Beautifully written by Barbara Okojie

Sunday 9 October 2011


Kaf·fir also Kaf·ir (kfr)
n. pl. Kaffir or Kaf·firs also Kafir or Kaf·irs
1. Offensive
a. A Xhosa.
b. often kaffir Used especially in southern Africa as a disparaging term for a Black person.
2. Kafir A Nuristani.
3. also kaffir Islam An infidel source


This is a continuation of my last blog which focused on Lord Lugard

Today is the turn of Mohandas Karamchand Gandhi (1869-1948). He is known as 'Mahatma' (great soul), Gandhi was the leader of the Indian nationalist movement against British rule, and is widely considered the father of his country. His doctrine of non-violent protest to achieve political and social progress has been hugely influential. After university, he went to London to train as a barrister. He returned to India in 1891 and in 1893 accepted a job at an Indian law firm in Durban, South Africa. Gandhi was appalled by the treatment of Indian immigrants there, and joined the struggle to obtain basic rights for them. During his 20 years in South Africa he was sent to prison many times. Source BBC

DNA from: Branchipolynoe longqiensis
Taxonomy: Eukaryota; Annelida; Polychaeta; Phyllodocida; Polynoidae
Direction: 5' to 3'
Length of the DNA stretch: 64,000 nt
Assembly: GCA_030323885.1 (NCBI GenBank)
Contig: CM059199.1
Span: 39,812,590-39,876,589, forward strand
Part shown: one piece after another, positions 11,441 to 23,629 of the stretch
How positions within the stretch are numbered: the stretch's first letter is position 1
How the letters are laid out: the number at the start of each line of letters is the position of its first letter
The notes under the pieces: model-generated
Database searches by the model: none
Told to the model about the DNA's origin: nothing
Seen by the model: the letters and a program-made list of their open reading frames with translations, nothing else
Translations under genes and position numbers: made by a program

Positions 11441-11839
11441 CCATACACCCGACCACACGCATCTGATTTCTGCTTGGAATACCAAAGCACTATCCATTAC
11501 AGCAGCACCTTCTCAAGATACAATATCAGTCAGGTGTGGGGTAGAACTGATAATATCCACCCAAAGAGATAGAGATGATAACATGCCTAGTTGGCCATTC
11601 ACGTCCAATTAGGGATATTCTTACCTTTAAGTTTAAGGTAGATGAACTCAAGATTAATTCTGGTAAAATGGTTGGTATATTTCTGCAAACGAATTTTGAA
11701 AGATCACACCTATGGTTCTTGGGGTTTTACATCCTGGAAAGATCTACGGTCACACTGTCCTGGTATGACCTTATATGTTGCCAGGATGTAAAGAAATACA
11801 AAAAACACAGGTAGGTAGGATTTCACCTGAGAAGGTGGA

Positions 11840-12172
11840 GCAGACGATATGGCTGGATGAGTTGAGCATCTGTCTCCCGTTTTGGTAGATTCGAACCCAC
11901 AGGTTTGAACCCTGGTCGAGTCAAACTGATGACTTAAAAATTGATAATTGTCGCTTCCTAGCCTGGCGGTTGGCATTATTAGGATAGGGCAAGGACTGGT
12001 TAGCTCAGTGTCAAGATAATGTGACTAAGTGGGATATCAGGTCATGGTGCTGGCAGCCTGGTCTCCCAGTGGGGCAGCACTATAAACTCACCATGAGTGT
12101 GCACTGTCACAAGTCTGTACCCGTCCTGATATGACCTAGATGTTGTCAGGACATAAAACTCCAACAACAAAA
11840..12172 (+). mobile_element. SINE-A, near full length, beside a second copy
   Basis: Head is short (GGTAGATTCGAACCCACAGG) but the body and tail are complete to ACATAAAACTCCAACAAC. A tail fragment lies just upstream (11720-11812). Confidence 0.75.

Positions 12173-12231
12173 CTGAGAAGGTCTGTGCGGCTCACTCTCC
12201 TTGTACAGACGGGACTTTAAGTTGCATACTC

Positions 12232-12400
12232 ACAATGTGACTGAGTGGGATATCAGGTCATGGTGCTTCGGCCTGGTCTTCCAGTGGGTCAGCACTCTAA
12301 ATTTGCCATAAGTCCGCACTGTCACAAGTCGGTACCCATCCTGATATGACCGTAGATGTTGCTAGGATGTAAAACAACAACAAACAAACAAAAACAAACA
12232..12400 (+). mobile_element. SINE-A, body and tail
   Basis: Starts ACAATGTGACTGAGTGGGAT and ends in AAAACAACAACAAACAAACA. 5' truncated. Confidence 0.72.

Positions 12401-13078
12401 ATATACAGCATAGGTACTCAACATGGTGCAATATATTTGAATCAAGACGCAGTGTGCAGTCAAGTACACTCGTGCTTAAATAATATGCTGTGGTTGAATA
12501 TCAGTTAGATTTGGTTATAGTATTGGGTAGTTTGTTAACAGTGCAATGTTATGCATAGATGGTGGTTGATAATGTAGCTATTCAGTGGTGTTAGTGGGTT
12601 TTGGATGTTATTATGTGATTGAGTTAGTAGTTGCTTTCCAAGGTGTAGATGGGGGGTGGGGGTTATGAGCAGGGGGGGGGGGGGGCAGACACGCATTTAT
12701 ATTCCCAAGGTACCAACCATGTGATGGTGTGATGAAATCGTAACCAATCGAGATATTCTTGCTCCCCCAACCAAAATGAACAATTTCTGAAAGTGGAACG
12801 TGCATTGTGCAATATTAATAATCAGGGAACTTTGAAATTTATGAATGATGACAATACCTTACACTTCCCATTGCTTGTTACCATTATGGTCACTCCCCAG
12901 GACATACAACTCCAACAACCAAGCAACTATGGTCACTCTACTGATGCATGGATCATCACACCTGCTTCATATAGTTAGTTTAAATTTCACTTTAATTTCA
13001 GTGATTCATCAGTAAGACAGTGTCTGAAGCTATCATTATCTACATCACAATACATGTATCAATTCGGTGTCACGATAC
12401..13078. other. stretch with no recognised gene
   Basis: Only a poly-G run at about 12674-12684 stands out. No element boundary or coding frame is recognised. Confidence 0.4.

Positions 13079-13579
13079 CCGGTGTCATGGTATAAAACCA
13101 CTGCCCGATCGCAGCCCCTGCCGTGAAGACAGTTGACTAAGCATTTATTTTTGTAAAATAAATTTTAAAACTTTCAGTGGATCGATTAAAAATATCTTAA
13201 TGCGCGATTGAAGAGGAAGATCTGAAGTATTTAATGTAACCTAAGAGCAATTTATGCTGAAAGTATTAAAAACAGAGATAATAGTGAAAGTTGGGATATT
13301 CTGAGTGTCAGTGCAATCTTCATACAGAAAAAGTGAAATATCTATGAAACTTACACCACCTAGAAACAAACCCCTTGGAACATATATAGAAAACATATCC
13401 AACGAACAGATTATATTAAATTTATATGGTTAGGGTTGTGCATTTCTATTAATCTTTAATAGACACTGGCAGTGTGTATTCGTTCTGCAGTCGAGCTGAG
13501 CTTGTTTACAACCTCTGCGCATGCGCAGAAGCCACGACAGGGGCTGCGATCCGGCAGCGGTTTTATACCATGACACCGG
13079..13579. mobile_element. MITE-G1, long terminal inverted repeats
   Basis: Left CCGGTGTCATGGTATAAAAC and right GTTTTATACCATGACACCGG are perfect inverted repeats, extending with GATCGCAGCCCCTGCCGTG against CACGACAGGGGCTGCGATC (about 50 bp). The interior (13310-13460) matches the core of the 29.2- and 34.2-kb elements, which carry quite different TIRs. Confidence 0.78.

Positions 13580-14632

I will stop there as I am more interested in Gandhi and South African Blacks: Gandhi wrote extensively about his experiences with the blacks of South Africa. He always termed them “Kaffirs” (refer to first paragraph on this blog) and his writings reveal a deep-seated disdain for these African natives Here are a few of his quotes along with their sources.

“A general belief seems to prevail in the colony that the Indians are little better, if at all, than the savages or natives of Africa. Even the children are taught to believe in that manner, with the result that the Indian is being dragged down to the position of a raw Kaffir.” (Reference: The Collected Works of Mahatma Gandhi, Government of India (CWMG), Vol I, p. 150)

Regarding forcible registration with the state of blacks: “One can understand the necessity for registration of Kaffirs who will not work.” (Reference: CWMG, Vol I, p. 105)

May 22, 1906
“It was a gross injustice to seek to place Indians in the same class as the Kaffirs.” ~ Vol. V, p. 226

“Why, of all places in Johannesburg, the Indian Location should be chosen for dumping down all the Kaffirs of the town passes my comprehension…the Town Council must withdraw the Kaffirs from the Location.” (Reference: CWMG, Vol I, pp. 244-245)